It's not often in sports commentary that you hear anyone say, "He rocked the tassel."
But in the highest level of competitive figure skating, the Winter Olympics, that was how figure-skater-turned-commentator Scott Hamilton described Johnny Weir's "spectacular short program" last Thursday.
Fans have always been curious about skaters' costumes. But this year, more people are paying attention to the men's outfits than the women's.
Why? Today's male figure skaters are imitating previous winners -- who wore flashy, bold, outfits at a time when few others would take the risk. The women, on the other hand, have gradually toned down their look. And judging from this year's most successful skaters, the men's outfits are only going to get more elaborate.
Jef Billings, a figure skating costume designer for 18 years and the current director of the Smucker's Stars on Ice Tour, has designed outfits for such stars as Dorothy Hamill and Kristi Yamaguchi.
"When someone does well and wins, I think people pay attention and try to emulate what they see as a successful formula," he said.
When the Russians dominated men's figure skating at every Olympics from 1992 to 2006, Billings said, the rest of the world responded by emulating their style and flamboyant dress. As a result, men's ice fashion has become much more colorful over the past decade.
In 1992, gold-medal winner Viktor Petrenko of Russia wore a bright purple top with gold fringe. At the 1998 games in Nagano, Japan, Russian gold medalist Ilia Kulik wore a yellow and black cow-print shirt under a white vest with black accents.
By 2006, the Russian look had started to trickle into the routines of performers from other countries. The silver medalist, Stephane Lambiel of Switzerland, wore a zebra-print top with sleeves of mixed bright orange and blue swirls.
"It's like when a tennis player wins with a different kind of racquet," Billings said. "And then everyone starts to use that kind of racquet. Every competitor wants to win, so they emulate the winner's style to some extent."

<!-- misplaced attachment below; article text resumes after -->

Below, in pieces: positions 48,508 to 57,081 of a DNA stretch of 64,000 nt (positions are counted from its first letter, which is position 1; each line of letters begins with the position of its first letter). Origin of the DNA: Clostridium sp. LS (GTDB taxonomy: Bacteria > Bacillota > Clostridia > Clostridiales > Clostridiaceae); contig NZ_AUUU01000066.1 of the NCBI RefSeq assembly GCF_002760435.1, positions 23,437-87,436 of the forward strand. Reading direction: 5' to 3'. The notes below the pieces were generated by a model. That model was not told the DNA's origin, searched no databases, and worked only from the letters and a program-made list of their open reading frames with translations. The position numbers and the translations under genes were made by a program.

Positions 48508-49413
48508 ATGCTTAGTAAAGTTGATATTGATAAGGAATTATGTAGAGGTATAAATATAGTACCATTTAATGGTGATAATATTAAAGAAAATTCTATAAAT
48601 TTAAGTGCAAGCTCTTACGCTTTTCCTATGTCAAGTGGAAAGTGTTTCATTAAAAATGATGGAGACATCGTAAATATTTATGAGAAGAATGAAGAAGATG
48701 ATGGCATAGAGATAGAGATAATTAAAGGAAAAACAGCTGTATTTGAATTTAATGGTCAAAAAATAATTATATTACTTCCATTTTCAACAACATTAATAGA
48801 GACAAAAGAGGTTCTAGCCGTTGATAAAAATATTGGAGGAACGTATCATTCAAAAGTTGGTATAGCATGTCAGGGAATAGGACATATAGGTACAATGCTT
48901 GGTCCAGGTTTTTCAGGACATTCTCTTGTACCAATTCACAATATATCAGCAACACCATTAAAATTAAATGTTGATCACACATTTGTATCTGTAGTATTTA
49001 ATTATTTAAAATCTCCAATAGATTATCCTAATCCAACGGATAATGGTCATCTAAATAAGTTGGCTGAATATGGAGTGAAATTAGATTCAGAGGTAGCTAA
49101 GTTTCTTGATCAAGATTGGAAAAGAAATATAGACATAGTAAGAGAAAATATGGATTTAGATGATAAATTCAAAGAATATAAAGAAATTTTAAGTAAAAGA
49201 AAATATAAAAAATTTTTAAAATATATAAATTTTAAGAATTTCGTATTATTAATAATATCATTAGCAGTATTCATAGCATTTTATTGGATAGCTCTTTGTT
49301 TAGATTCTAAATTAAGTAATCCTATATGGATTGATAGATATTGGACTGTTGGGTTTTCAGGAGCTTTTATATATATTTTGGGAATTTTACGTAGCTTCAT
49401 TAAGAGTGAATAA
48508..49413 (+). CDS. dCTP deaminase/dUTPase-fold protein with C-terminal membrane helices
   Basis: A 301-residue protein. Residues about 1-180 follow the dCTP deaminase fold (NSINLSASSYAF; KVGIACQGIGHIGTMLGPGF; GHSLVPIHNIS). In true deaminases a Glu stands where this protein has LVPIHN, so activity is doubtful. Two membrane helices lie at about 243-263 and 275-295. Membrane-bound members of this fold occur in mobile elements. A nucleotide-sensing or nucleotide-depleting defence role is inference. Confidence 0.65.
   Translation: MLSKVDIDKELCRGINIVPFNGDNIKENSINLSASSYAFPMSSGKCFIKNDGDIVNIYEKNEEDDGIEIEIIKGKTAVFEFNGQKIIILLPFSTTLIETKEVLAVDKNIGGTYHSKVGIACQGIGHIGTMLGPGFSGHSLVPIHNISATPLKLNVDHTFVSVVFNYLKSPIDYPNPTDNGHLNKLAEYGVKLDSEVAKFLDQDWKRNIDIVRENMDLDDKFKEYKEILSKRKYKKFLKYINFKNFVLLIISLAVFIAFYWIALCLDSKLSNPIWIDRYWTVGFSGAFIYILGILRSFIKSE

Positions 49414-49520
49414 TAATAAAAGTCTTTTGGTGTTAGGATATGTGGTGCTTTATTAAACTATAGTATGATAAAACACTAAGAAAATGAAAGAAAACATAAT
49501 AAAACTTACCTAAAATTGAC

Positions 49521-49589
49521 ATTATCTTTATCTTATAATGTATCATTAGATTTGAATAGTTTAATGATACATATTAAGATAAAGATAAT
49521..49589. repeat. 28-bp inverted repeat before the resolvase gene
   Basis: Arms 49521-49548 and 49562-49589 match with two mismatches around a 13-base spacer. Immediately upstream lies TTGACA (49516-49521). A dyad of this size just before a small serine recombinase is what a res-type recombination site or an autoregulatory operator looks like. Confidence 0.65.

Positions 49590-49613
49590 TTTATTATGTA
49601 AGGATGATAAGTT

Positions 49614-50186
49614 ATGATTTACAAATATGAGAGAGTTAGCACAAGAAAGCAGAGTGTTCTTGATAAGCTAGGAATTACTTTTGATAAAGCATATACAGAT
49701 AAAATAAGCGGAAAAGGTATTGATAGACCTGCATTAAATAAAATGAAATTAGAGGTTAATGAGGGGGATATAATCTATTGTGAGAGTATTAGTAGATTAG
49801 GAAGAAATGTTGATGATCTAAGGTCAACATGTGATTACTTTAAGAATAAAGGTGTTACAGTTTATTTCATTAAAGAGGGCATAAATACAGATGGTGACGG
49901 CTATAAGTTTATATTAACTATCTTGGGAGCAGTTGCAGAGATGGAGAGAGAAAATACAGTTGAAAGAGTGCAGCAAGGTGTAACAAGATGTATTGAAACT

Billings said the extravagance of Russian costumes is a matter of culture.
"Their taste is very different than Americans," Billings said. "The taste in Europe is more high fashion and outrageous."
Tania Bass, another figure-skating costume designer who has made outfits for Sarah Hughes, Irina Slutskaya and Michael Weiss, said the Russians treat the ice like a stage.
"They consider it art and that is where their costumes come from," she said.
Some lifelong fans, like Julie Szabo, a figure skating blogger, think that whatever the reason, some of the men's costumes are getting too creative.
"I think it takes away from the skating when the skater comes out with crazy costumes," Szabo said. "So much time and effort is spent designing the perfect programs but sometimes the same consciousness is not put into the costumes."
Johnny Weir, the man whose costumes everyone has been talking about this season, removed the fur from his free skate costume at the request of animal rights activists, but still raised eyebrows with his short-program costume. It included a black corset and that now-famous pink tassel.
Weir designs his costumes himself, and, according to the NBC Olympics Web site, he plans to pursue clothing design after he retires from skating "so he can 'conquer the world through fashion.""